Training

Delivering the Law Enforcement Future Workforce

(U.S. Air Force photo/Airman 1st Class Thomas T. Charlton)

Delivering the Law Enforcement Future Workforce 

The world around us is transforming at an unprecedented pace. Law enforcement agencies must operate in an increasingly digital world, respond to rising citizen and workforce expectations, anticipate and protect against existing and emerging threats, and cope with continuing budgetary pressures.

Against the backdrop of exceptional change, police agencies will need to develop a more agile workforce and rely on an increasingly expanded ecosystem of partners — to both provide traditional reactive policing services and accelerate the shift to a more preventative policing model.

Accenture recently surveyed over 300 public safety employees from across six countries — Australia, France, Germany, Singapore, the United States and the United Kingdom —and found that three-fourths (76 percent) of policing personnel expect that they will need to learn new digital skills to be effective in their roles over the next three to five years, and half (50 percent) are willing to learn new digital skills if they receive the necessary training from their employer. These new training needs will inevitably be a challenge for many agencies who already struggle to provide adequate training or are challenged to find budget for training.

Concerningly, two fifths (40 percent) of survey respondents view the workforce planning and recruitment practices currently underway within their organizations as ineffective. Three-fourths (78 percent) of respondents also said it is difficult to recruit new personnel into their organization and a similar number (72 percent) believe it difficult to reskill employees to perform new tasks.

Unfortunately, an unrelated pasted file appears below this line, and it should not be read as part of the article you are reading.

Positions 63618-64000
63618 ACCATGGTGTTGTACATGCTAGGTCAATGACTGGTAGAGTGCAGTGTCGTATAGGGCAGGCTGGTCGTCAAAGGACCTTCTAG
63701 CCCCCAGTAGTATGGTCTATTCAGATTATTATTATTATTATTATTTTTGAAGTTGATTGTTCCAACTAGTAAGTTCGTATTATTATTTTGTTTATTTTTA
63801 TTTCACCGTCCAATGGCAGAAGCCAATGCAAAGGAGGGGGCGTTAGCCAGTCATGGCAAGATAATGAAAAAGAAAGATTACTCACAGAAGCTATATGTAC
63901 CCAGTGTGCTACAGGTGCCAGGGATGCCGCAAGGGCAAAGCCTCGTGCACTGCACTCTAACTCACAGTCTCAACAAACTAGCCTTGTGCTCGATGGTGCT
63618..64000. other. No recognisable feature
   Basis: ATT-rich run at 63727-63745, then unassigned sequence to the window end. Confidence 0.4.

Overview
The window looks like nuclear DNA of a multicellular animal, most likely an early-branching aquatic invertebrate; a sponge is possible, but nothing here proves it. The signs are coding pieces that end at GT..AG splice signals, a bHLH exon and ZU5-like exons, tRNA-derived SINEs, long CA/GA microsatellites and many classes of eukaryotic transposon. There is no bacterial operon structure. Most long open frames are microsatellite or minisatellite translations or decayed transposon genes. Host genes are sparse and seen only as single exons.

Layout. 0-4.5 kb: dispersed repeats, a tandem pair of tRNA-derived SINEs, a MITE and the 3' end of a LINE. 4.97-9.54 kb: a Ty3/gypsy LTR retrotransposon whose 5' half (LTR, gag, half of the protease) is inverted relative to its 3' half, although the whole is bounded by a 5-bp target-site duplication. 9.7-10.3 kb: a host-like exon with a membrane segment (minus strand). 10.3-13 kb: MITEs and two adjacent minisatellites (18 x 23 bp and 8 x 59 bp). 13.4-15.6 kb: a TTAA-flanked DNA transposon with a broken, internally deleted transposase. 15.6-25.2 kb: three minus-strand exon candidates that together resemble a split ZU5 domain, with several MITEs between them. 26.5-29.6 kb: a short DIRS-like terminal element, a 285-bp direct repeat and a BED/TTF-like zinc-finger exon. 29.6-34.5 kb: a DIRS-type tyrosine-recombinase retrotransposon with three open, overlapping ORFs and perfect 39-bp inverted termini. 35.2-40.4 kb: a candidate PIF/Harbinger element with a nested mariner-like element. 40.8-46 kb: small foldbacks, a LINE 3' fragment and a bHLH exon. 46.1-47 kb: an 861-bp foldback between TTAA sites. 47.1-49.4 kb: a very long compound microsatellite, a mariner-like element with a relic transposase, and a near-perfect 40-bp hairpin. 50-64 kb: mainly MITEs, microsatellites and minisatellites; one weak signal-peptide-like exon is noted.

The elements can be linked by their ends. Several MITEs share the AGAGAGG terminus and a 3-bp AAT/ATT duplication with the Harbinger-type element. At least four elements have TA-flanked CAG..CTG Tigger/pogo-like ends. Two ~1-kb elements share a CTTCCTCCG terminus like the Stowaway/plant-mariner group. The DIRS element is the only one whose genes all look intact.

The speed and scale at which the public safety landscape is transforming requires police forces to develop new workforce strategies, structures and skills to remain relevant and effective. Our vision sets out the direction the future police workforce will have to look, in order to navigate these changes, overcome the challenges they are experiencing, and make the most of new opportunities to protect the public from harm.

To adapt to the new environment, we expect that the future police workforce will consist of a strategic nucleus directing and leading a core police workforce that is supplemented and enhanced by a broad ecosystem of workforce, partners, and the public.

The nucleus

The nucleus will consist of senior operational leadership responsible for providing strategic direction across all of policing. They will be supported by a strong strategic capability that provides data driven insights on, for example, the operating model, future trends, finances and HR. When it comes to HR, the nucleus will be responsible for strategic workforce planning, determining what type of resources will be needed in the future ensuring continuous access to the right number of the right people at the right time and at the right place. A crucial element of this will be enabling the police force to identify, recruit, and manage the adaptive workforce.

The core

The core will consist of permanent police officers and staff who are mission-focused and responsible for the delivery of all fundamental police services. The core will lead all police activities, with the support of a mixed team of both core and ecosystem resources. It will be dedicated to the key competences of policing, such as response and specialisms such as terrorism, child sexual exploitation, gang crimes and firearms. This highly visible core will be crucial to building public trust, maintaining legitimacy, and forging strong relationships across the entire ecosystem.

The ecosystem

The ecosystem will consist of a wide range of resources offering short-term or specialist capabilities and capacity, which are available for police forces to use in an agile way. It will flex and evolve as needed, but it will include the following groups:

  • New partners